DURHAM – Biocryst, which recently failed to secure a merger and is now looking to raise $57.5 million, on Monday said it had received fast-track designation from the FDA for a drug it has under development.
The drug, known as BCX7353 is intended to prevent angioedema attacks in patients with hereditary angioedema (HAE).
According to the National Institutes of Health, hereditary angioedema “is a disorder characterized by recurrent episodes of severe swelling (angioedema). The most common areas of the body to develop swelling are the limbs, face, intestinal tract, and airway. Minor trauma or stress may trigger an attack, but swelling often occurs without a known trigger.”
“Fast Track Designation from the FDA serves as another indicator of the importance of BCX7353 to meet an unmet medical need for HAE patients in the U.S.,” said Jon Stonehouse, CEO of BioCryst, in a statement. “We remain focused on completing the Phase 3 program and preparing for an NDA filing in the second half of 2019.”
“Fast track” designation could mean more “frequent interactions” with the FDA and “priority review” for drugs under development.based upon clinical data, Biocryst noted.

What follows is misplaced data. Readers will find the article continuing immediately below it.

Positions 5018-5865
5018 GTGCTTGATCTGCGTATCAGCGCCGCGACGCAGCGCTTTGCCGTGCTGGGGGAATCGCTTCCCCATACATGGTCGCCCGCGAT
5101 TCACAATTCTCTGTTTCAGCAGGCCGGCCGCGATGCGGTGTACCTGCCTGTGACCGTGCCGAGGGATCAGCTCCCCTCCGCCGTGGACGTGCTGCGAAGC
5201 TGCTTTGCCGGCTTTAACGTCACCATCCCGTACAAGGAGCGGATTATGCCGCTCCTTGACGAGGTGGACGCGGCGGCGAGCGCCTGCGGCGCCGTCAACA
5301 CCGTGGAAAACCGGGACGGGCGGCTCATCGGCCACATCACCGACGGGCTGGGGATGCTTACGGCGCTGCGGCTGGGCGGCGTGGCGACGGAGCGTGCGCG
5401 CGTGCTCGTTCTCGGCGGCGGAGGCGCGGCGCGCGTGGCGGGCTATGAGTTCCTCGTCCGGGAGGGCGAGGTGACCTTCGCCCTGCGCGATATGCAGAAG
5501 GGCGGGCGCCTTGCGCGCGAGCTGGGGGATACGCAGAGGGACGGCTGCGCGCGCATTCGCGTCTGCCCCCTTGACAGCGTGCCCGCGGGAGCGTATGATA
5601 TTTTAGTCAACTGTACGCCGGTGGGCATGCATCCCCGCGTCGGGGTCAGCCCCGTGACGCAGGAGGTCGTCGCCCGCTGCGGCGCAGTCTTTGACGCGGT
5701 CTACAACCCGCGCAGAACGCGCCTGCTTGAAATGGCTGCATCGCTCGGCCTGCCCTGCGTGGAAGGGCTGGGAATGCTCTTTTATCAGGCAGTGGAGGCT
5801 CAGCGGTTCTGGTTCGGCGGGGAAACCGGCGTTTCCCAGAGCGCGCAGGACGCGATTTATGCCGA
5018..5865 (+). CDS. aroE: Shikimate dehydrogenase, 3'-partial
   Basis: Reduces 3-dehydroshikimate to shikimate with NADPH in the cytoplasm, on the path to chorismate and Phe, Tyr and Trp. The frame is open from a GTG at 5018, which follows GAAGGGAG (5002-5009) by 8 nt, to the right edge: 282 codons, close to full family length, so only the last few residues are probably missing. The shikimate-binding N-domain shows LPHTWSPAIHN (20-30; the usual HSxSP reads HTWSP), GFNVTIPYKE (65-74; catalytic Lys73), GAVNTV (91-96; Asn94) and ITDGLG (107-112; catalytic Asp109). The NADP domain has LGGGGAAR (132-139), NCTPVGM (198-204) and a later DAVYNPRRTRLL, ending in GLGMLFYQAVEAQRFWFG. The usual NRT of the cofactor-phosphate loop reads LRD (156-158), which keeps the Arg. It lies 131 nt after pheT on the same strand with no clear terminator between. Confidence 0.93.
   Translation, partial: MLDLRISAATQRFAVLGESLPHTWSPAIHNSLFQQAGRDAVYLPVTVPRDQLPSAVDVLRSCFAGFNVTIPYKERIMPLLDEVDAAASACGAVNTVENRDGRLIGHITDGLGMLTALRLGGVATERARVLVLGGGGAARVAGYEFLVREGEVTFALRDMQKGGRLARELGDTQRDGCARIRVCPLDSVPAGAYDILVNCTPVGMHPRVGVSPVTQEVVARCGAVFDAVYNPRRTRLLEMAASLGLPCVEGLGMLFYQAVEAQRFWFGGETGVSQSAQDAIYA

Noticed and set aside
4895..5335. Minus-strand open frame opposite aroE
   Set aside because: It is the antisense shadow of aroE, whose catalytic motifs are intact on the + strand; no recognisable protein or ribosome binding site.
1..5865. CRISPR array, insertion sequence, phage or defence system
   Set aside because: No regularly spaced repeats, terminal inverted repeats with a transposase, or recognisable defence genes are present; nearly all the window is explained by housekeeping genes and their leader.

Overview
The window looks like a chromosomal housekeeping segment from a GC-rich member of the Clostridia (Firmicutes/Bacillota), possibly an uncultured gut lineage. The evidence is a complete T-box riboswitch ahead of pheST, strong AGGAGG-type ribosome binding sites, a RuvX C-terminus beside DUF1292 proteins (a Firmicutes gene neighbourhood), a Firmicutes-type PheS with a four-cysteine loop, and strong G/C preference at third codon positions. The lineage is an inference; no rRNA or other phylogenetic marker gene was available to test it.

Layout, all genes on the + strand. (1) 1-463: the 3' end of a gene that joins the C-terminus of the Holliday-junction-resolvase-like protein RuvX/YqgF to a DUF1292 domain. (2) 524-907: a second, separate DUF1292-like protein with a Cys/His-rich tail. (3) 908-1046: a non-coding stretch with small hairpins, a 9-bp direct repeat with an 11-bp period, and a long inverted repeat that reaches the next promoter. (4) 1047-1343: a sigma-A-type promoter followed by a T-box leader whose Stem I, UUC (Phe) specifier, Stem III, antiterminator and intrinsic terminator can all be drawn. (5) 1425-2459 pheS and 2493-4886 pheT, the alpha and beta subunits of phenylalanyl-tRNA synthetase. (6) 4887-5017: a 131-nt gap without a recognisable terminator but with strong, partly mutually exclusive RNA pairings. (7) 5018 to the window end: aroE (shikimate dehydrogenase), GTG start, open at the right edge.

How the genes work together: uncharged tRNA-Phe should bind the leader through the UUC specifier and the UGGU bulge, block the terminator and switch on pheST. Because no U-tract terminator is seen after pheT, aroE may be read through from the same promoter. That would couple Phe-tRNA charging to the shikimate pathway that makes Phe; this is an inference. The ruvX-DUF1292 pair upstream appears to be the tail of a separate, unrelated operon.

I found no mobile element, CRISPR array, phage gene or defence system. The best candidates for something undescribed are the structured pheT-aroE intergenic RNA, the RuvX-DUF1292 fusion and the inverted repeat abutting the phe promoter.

The news just weeks after a merger between BioCryst and Idera Pharmaceuticals fell through.
In early July BioCryst shareholders rejected a January 2018 merger agreement with Idera Pharmaceuticals, in a special vote that left BioCryst in the Triangle rather than moving to Pennsylvania. Key shareholders said the merger undervalued BioCryst’s upside potential.
Last week, BioCryst launched the new fund-raiser, seeking to generate up to $57.5 million in stock in an underwritten public offering to kick its way into the marketplace from North Carolina.
BioCryst, founded in 1986 in Birmingham, Ala., designs and develops small-molecule drugs that block key enzymes involved in rare diseases. It moved its headquarters to Durham in 2010. That’s where it achieved its first product approval in RAPIVAB, a viral neuraminidase inhibitor for treating influenza.